Journal of Supply Chain Management

Article Abstracts

Vol. 48, No. 4
Fall 2012

  • Special Topic Forum on Services Supply Chains

    Service Supply Chains: Introducing the Special Topic Forum

    We are excited to present this Special Topic Forum (STF) on Service Supply Chains (SSCs). The field of supply chain management and the field of services management have each experienced notable progress over the past few decades. Services represent the vast majority of economic activity in developed economies, yet the study of service supply chains has rarely been addressed in an academic and rigorous way (Niranjan and Weaver 2011; Sengupta, Heiser, and Cook 2006). Ellram, Tate, and Billington observe that "services have been largely ignored in supply chain research" (2004, p. 29). This STF is intended to help fill that gap.
    Scott E. Sampson, Ph.D., is the James M. Passey Professor of Global Supply Chain Management in the Department of Business Management at Brigham Young University in Provo, Utah; and
    Martin Spring, Ph.D., is a senior lecturer in the Department of Management Science at the Lancaster University Business School in Lancaster, England (UNITED KINGDOM).

  • Service Supply Management Structure in Offshore Outsourcing

    This research examines the relationship between strategy and structure in the highly complex services offshore outsourcing environment. The analysis uses data from the in-depth case studies of six organizations that purchase services (primarily call center services) to assess how the strategy of offshore outsourcing of services affects organizational structure, and to develop a better understanding of the offshore outsourcing of services phenomenon. While organizations often have local buying offices and very formal structures for buying materials globally, the same is not true for purchased services. The issue of proper organizational structure for effectively managing offshore outsourced services has not been assessed. This research also aims to add to the growing body of literature related to Service-Dominant Logic, which recognizes that services cannot be effectively studied through the lens of manufacturing. This research applies case study findings to assess how the elements of structure, namely ? centralization, formalization and complexity ? are affected by offshore outsourcing of services. All of the organizations studied here indicate that their processes evolved, and that pursuing an offshore services purchasing strategy led to structural adaptations in terms of more centralized, team-based structures; more formalized processed; and more complex structures. However, most of the organizations tried to retain some level of flexibility in order to allow for continued adaptation and improvement.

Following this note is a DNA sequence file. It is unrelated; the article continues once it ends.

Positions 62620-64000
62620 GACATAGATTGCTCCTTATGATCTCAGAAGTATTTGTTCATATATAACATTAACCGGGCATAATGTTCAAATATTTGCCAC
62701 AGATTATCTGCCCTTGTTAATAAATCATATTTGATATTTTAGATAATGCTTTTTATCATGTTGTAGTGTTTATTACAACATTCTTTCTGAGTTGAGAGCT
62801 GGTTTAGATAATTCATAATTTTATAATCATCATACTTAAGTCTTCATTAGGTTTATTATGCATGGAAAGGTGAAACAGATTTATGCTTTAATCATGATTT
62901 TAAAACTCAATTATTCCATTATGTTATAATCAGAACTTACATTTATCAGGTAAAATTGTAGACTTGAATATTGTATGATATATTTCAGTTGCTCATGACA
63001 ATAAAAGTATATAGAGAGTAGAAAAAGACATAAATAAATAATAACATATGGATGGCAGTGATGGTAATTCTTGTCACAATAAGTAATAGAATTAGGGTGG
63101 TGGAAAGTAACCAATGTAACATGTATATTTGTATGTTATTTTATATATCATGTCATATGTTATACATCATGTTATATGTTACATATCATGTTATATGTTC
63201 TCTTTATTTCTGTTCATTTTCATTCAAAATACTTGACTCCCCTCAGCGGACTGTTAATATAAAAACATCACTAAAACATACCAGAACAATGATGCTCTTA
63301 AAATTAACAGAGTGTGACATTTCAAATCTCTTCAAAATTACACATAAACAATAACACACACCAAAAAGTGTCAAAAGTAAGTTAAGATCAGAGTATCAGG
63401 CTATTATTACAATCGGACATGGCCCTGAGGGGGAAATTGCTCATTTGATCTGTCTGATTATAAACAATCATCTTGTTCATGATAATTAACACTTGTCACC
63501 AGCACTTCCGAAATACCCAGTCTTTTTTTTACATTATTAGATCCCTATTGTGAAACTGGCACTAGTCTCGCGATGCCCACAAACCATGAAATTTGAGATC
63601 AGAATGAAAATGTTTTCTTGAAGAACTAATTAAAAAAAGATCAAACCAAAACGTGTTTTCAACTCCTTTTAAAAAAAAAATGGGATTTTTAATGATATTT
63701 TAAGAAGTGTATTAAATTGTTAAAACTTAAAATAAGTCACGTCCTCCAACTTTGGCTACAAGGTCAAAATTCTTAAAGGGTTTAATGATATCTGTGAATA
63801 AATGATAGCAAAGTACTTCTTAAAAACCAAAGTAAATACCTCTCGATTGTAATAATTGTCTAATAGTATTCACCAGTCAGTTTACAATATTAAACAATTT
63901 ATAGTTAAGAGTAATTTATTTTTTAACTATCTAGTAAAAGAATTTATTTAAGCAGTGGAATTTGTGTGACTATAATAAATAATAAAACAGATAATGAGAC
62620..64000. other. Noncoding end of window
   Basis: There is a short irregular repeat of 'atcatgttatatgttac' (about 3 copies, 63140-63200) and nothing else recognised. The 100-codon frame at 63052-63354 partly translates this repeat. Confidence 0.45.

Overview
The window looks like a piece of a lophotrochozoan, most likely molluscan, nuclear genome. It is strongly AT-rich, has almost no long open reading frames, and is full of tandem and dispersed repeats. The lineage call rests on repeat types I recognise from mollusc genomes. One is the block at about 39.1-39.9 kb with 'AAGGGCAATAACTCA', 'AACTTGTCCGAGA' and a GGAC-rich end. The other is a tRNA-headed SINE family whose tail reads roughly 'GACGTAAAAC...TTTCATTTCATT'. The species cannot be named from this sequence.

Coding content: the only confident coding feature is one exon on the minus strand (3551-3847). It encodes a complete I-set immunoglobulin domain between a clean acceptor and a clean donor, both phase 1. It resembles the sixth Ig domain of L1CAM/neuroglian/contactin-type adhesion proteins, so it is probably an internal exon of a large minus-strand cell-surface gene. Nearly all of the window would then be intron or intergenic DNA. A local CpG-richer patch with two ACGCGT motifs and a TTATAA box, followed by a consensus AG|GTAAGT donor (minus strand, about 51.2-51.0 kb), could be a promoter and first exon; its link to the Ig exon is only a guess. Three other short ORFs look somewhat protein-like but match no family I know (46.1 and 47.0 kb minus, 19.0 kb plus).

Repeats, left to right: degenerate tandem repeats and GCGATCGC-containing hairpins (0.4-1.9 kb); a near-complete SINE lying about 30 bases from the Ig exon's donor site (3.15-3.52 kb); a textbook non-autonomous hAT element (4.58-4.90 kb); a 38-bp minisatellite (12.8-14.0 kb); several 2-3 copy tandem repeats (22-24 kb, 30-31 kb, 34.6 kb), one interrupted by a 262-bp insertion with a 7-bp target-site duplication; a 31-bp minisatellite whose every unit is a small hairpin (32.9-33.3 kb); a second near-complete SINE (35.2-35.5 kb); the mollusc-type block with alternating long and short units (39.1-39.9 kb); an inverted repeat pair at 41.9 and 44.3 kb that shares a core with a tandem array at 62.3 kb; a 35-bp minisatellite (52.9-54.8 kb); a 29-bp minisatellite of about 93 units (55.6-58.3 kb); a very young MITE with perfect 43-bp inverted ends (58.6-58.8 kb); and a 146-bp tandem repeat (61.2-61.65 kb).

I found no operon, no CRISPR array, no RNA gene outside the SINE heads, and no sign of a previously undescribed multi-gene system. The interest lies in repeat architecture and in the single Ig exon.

Wendy L. Tate, Ph.D., is an assistant professor in the Department of Marketing and Supply Chain Management at the University of Tennessee in Knoxville, Tennessee; and
    Lisa M. Ellram, Ph.D., is the Rees Distinguished Professor of Distribution in the Department of Marketing at Miami University in Oxford, Ohio.

  • Customer Roles in Service Supply Chains and Opportunities for Innovation

    This article conceptualizes service supply chains according to the Unified Service Theory, which defines services as bidirectional supply chains that have customers both providing resources to and receiving resources from service providers. The authors establish how eight traditional roles in manufacturing supply chains are assumed by customers in service supply chains. Those service-customer roles include component supplier, labor, design engineer, production manager, product, quality assurance, inventory and competitor. The authors describe how these eight roles are manifest in both B2C and B2B service contexts. They confirm the distinctiveness of these eight customer roles through an initial empirical study and show how the roles are manifest across different types of services. The authors then demonstrate how these distinctive customer roles can form the basis for service supply chain innovations.